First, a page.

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Old man of the lake


Myles
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On my travels, I have seen lots of neat places and things but I have not been to Crater lake to see this.  

 

The Old Man of the Lake is a 30-foot tall tree stump, most likely a hemlock, that has been bobbing vertically in Oregon's Crater Lake since at least 1896. The stump is about 2 feet in diameter at the waterline and stands approximately 4 feet above the water. Its surface has been bleached white due to photodegradation.

The old man’s age is carbon dated beyond 450 years old. It was first sighted and tracked in 1896 by lake geologist, Joseph Diller.

The curiosity surrounding the Old Man continued to grow and, in 1938, Washington D.C commissioned a study of its travels. Between July and October, the Old Man traveled 62.1 miles, an average of .67 miles/day with his maximum daily distance of 3.8 miles achieved on August 6th.

 

https://www.nps.gov/crla/learn/nature/theoldman.htm

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18 minutes ago, Myles said:

On my travels, I have seen lots of neat places and things but I have not been to Crater lake to see this.  

 

Myles, this is a place you should definitely check out.  It is awesome.

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i've put it on my list for my next trip out west.    it won't be this year.   My daughter is singing at Carnegie Hall so my wife, other daughter and myself are going to go see here and spend a little while in New York City.  Then going to the Richmond area where my older daughter lives.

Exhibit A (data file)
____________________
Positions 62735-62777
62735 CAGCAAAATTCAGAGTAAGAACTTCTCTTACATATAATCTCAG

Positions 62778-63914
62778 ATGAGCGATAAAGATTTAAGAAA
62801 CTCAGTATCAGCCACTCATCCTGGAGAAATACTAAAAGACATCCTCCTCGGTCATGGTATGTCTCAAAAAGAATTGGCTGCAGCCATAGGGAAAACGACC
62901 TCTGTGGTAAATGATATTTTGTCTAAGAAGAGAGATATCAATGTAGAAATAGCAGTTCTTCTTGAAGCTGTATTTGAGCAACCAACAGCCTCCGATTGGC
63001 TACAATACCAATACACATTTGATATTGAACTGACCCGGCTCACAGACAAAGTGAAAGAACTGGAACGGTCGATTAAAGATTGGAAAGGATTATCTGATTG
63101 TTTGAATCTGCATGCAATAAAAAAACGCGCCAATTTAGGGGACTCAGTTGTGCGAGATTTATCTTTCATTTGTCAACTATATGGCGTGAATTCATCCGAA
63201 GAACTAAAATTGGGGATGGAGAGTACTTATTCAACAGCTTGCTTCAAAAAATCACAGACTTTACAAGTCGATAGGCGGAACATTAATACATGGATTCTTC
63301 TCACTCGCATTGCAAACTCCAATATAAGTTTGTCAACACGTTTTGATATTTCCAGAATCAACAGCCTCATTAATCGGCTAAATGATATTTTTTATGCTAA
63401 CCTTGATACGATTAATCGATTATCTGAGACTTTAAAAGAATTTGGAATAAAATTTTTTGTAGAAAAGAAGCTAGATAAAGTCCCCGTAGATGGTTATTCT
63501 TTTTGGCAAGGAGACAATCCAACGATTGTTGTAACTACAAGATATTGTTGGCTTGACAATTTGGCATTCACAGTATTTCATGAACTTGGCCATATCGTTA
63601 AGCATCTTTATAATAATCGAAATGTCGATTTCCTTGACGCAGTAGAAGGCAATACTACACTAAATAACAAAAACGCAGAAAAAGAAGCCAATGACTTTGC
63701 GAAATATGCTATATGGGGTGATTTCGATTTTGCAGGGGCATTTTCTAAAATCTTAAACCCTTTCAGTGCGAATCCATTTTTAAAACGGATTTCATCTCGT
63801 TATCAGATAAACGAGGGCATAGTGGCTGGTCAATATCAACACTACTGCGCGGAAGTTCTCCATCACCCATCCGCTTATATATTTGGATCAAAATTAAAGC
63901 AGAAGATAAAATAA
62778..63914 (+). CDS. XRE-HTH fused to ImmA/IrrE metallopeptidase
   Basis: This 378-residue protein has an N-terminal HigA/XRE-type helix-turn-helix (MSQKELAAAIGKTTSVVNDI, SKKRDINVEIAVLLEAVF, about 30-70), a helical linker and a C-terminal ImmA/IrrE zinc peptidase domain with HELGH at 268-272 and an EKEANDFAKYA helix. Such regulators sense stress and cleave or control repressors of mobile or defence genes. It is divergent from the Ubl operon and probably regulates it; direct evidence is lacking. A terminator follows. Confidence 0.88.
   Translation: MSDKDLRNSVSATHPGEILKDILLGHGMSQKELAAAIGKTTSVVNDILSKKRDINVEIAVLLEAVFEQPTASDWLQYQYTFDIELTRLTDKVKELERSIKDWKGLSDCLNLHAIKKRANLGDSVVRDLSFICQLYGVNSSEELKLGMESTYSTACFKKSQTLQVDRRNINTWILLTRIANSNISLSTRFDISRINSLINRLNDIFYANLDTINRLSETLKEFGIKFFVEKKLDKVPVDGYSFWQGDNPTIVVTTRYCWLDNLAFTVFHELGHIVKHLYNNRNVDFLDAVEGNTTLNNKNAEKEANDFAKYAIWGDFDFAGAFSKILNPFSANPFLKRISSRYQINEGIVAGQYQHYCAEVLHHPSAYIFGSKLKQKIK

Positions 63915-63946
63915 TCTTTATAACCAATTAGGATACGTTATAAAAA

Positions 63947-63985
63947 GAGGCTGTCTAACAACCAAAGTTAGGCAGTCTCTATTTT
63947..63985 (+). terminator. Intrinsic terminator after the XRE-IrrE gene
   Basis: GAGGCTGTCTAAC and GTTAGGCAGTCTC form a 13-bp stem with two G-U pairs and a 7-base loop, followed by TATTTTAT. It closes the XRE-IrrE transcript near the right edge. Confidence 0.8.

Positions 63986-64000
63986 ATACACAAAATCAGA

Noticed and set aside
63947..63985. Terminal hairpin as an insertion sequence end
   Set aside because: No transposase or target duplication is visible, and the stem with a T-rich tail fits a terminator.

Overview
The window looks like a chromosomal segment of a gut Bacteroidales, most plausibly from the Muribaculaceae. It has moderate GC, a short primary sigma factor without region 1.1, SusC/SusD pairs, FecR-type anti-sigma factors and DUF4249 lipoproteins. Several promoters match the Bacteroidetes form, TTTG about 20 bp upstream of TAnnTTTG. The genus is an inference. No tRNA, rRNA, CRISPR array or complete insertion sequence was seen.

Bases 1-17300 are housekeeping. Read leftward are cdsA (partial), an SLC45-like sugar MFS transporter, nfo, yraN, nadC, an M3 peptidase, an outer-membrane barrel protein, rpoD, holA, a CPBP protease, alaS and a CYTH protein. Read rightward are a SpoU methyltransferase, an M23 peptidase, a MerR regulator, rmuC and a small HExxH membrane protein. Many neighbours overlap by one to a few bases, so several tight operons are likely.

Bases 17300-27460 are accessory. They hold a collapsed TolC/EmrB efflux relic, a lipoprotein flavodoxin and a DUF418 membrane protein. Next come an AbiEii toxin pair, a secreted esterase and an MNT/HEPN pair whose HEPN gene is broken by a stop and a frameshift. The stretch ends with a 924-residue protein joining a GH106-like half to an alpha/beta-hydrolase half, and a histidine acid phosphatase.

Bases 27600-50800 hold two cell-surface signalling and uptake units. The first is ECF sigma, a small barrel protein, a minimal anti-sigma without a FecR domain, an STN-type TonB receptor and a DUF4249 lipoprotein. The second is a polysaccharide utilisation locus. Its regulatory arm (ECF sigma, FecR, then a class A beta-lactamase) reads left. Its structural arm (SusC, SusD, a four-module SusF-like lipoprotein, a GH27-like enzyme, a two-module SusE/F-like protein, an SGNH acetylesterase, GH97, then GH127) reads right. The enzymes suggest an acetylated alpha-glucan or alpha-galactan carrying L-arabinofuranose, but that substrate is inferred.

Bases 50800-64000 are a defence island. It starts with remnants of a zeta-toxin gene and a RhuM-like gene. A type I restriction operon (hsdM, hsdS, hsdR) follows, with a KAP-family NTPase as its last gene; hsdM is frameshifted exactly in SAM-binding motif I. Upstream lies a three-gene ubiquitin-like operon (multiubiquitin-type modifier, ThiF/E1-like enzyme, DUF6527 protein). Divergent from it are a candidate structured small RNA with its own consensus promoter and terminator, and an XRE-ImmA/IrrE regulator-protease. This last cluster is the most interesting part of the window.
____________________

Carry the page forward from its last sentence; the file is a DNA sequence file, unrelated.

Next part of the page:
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3 hours ago, Myles said:

i've put it on my list for my next trip out west.    it won't be this year.   

Excellent news about Carnegie Hall.    We'll keep the lake safe for you until you have a chance to see it.

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What a wonderful story! :)

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Okay, i heard of this years back never knew the story, so im guessing the submerged part didnt rot due to cold water but why hasnt the top rotted away?

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48 minutes ago, the13bats said:

Okay, i heard of this years back never knew the story, so im guessing the submerged part didnt rot due to cold water but why hasnt the top rotted away?

I wondered the same thing.  Been floating for at least 125 years.   

I don't think there is anything supernatural about it, but I'd like to see it (maybe touch it).  

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8 minutes ago, Myles said:

I wondered the same thing.  Been floating for at least 125 years.   

I don't think there is anything supernatural about it, but I'd like to see it (maybe touch it).  

Yeah, kind weird, things tend to rot quickly here in florida.

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Water in crater lake is cold and not rich in nutrients.  There are no natural inlets like streams to bring minerals and sediments. Algae does not grow in it to any great extent.  That might be part of the reason.   

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